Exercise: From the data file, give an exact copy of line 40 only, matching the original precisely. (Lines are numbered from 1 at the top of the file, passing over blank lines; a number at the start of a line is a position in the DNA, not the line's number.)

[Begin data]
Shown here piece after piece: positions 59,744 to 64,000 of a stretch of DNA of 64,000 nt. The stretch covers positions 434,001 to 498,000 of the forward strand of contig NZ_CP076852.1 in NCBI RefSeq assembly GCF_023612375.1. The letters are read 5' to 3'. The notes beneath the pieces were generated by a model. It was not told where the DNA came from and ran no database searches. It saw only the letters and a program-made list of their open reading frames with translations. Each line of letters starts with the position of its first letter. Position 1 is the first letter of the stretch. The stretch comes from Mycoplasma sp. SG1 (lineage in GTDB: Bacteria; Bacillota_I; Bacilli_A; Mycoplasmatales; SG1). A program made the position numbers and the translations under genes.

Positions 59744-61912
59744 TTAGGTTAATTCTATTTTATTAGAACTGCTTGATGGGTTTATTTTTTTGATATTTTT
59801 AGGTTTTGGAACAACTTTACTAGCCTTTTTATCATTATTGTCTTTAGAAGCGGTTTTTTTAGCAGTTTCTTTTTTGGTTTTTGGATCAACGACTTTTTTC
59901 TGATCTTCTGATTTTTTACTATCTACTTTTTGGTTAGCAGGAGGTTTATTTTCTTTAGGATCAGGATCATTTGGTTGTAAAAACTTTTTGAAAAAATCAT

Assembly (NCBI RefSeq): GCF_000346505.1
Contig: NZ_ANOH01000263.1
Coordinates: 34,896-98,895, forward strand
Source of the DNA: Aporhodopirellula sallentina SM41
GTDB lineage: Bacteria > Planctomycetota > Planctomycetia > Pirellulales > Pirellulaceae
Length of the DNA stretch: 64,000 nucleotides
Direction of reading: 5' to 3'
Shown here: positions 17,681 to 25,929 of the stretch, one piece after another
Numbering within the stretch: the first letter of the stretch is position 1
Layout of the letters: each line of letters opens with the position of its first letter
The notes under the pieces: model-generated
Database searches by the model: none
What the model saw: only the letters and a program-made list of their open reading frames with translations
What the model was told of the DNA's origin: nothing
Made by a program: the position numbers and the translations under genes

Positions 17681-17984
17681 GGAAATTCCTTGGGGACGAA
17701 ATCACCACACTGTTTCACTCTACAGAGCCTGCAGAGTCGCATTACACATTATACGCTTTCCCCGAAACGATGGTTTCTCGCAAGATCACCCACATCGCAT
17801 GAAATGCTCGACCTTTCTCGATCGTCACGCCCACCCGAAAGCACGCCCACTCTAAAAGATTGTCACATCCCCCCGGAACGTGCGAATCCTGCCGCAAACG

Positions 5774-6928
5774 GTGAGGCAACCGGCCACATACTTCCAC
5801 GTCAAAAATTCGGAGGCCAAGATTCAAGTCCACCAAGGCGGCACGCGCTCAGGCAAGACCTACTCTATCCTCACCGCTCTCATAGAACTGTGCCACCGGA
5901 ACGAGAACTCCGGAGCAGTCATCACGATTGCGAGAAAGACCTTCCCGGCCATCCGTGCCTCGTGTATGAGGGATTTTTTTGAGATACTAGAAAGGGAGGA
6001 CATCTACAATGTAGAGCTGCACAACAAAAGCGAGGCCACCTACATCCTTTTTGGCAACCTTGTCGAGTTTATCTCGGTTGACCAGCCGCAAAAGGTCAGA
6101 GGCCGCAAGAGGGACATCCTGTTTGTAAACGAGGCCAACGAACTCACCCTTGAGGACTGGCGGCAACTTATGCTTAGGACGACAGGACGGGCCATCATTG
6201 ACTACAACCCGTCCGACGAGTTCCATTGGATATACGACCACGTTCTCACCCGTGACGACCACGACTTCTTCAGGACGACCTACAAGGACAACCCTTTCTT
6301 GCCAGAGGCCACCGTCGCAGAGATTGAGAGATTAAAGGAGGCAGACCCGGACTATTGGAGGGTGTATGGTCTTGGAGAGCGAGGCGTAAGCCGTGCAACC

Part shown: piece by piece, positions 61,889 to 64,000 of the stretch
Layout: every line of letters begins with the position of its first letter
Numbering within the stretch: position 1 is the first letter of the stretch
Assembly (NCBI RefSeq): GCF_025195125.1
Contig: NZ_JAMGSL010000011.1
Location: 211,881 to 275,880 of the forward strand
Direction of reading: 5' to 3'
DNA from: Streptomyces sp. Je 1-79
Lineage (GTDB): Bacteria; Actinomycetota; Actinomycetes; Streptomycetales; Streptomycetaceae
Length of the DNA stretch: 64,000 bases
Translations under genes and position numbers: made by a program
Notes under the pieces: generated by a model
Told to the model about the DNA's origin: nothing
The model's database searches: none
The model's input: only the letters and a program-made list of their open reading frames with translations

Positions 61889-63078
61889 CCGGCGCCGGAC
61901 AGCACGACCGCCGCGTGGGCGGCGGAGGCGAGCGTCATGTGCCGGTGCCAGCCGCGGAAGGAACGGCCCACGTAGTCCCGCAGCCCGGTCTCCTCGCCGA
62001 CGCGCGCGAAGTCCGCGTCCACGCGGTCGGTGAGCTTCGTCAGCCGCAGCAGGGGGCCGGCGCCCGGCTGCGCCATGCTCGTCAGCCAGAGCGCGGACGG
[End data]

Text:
DNA from: Streptomyces sp. Je 1-79